Stanford alumna Sally Ride remembered with residence hall renaming
Members of the campus community gathered to rename a residence hall in memory of pioneering astronaut Sally Ride.
It was more than four decades ago when Sally Ride, the first U.S. woman in space, walked the Stanford campus, probably looking much like any other undergraduate.
Ride would go on to earn four Stanford degrees – two undergraduate degrees in English and physics and two graduate degrees in physics – before becoming one of the most famous and recognizable women in the world as an astronaut, university professor, entrepreneur, author and champion of STEM education for women and minorities.
She was best known for her historic flight aboard the space shuttle Challenger in 1983, when she became the first American woman to go into space. She died in 2012 after having founded Sally Ride Science to inspire young people – especially girls – to pursue careers in science, technology, engineering and math. She was posthumously awarded the Presidential Medal of Freedom in 2013.
On Thursday (April 18, 2019), Stanford ensured that Ride will always be remembered at her alma mater by naming the former Serra House student residence in the Stern Hall complex in her honor.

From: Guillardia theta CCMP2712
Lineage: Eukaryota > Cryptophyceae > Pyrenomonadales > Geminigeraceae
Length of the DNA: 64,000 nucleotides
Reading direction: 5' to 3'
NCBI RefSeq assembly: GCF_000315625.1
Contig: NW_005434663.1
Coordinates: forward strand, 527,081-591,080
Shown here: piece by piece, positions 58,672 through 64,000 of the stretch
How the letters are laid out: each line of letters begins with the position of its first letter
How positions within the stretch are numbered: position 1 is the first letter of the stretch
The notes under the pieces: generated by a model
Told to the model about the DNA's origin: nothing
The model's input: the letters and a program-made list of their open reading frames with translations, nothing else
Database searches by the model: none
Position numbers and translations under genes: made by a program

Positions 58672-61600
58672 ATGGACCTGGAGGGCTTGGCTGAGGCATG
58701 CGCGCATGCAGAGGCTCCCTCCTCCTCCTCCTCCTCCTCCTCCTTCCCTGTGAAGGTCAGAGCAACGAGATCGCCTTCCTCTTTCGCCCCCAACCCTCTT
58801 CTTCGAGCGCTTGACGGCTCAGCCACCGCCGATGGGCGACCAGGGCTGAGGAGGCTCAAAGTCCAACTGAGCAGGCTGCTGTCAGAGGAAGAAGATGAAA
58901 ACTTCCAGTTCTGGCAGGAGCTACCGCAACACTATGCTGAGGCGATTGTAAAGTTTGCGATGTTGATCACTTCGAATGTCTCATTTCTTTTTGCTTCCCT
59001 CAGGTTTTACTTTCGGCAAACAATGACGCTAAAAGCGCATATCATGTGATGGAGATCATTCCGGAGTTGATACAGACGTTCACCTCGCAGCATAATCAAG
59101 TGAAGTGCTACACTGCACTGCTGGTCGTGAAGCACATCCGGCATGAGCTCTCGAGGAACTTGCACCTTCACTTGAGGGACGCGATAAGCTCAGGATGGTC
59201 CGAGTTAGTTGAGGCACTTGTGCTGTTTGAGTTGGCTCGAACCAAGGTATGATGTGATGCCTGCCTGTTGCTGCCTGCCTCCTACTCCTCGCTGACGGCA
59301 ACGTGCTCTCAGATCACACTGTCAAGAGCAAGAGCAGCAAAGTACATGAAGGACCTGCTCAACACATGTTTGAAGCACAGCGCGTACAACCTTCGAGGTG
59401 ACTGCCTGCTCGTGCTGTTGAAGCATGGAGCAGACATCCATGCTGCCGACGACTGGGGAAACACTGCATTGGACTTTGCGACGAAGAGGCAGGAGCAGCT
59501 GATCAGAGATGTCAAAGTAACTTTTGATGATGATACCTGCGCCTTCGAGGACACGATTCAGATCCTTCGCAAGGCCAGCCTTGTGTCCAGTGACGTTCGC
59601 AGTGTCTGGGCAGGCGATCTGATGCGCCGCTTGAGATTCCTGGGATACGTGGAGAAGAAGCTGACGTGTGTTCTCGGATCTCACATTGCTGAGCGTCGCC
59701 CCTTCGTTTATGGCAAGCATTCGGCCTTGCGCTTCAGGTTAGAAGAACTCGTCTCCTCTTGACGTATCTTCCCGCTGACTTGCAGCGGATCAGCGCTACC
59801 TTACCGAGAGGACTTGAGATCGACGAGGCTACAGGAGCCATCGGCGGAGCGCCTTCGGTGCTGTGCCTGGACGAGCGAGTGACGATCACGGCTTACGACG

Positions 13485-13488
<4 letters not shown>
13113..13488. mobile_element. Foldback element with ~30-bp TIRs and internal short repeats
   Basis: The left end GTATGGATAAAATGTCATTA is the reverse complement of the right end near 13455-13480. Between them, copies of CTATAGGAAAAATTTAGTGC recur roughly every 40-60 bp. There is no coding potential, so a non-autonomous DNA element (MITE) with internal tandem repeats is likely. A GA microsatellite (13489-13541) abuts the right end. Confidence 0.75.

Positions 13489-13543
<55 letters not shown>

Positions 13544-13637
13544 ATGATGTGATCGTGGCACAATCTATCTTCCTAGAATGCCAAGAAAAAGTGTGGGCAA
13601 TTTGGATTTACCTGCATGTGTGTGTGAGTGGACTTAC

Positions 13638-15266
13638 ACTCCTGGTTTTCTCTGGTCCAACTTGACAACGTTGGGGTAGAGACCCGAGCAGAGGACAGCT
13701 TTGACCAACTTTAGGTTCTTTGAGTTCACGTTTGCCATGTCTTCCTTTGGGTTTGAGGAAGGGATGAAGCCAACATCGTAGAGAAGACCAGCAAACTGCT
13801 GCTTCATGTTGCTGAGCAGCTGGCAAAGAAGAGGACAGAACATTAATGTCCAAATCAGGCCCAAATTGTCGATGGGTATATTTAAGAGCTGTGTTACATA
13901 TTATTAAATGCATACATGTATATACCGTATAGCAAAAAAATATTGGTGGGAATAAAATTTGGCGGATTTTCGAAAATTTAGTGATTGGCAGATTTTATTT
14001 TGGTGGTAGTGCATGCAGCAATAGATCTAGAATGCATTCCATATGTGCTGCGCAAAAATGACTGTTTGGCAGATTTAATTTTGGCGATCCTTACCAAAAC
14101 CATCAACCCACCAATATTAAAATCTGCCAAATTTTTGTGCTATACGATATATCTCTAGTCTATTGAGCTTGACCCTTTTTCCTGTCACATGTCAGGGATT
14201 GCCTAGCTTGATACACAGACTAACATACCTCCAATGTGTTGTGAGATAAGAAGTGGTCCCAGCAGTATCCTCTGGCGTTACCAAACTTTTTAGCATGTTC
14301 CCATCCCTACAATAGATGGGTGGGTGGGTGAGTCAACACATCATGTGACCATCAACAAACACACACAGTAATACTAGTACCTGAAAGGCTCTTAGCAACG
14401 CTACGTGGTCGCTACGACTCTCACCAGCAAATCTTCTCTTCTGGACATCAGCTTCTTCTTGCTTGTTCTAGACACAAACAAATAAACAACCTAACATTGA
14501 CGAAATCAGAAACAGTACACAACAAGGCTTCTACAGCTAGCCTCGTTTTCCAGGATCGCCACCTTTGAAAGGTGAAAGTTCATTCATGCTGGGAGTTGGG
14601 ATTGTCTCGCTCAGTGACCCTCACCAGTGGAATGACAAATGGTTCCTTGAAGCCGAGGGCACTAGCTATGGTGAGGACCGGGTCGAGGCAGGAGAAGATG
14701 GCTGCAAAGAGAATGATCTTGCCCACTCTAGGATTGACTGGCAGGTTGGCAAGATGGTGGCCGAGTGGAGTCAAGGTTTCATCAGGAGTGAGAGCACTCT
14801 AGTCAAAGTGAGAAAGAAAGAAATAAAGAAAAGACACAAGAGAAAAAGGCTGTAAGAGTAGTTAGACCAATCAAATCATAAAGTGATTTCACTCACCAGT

The ceremony attracted more than 100 members of the Stanford community, as well as members of Sally Ride's family. Her mother, Joyce, was among those who spoke about Ride and her legacy.
Above: Joyce Ride, mother of Sally Ride, speaks at the dedication of the Sally Ride House in Stern Hall. (L.A. Cicero)
Also speaking was Provost Persis Drell, who met Ride in the late 1980s when Ride worked with Drell's late father, Sidney Drell, at the Stanford Center for International Security and Arms Control (CISAC, now the Center for International Security and Cooperation).
Drell told the crowd, "At the time when Sally was at Stanford, she was such a celebrity that they had to keep her name off the CISAC roster, and she was in an unlabeled office because they were worried that she would be stalked and her work constantly interrupted."
Drell said that her father and Ride remained close friends after Ride left Stanford and accepted a professorship in physics at the University of California, San Diego.
She added, "In addition to meeting Sally through my Dad, I had the privilege of working with her on a university visiting committee. She was just as much a hero to me as to everyone else. She was graceful, smart, strategic, reserved and low key. She handled her incredible fame extraordinarily gracefully, and I have always thought the fame must have been hard for her, given her naturally reserved nature."
Thursday's renaming ceremony comes two months after Stanford announced it would rename Serra House for Ride and the headquarters of the Clayman Institute for Gender Research – also named Serra House – for alumna Carolyn Lewis Attneave, an internationally renowned scholar and psychologist who was instrumental in creating the field of Native American mental health. The renaming ceremony in memory of Attneave will take place on Tuesday, April 30.
Both buildings had been named for Junipero Serra, a Catholic missionary whose practices in converting Native Americans in the 1700s have come under scrutiny in recent years.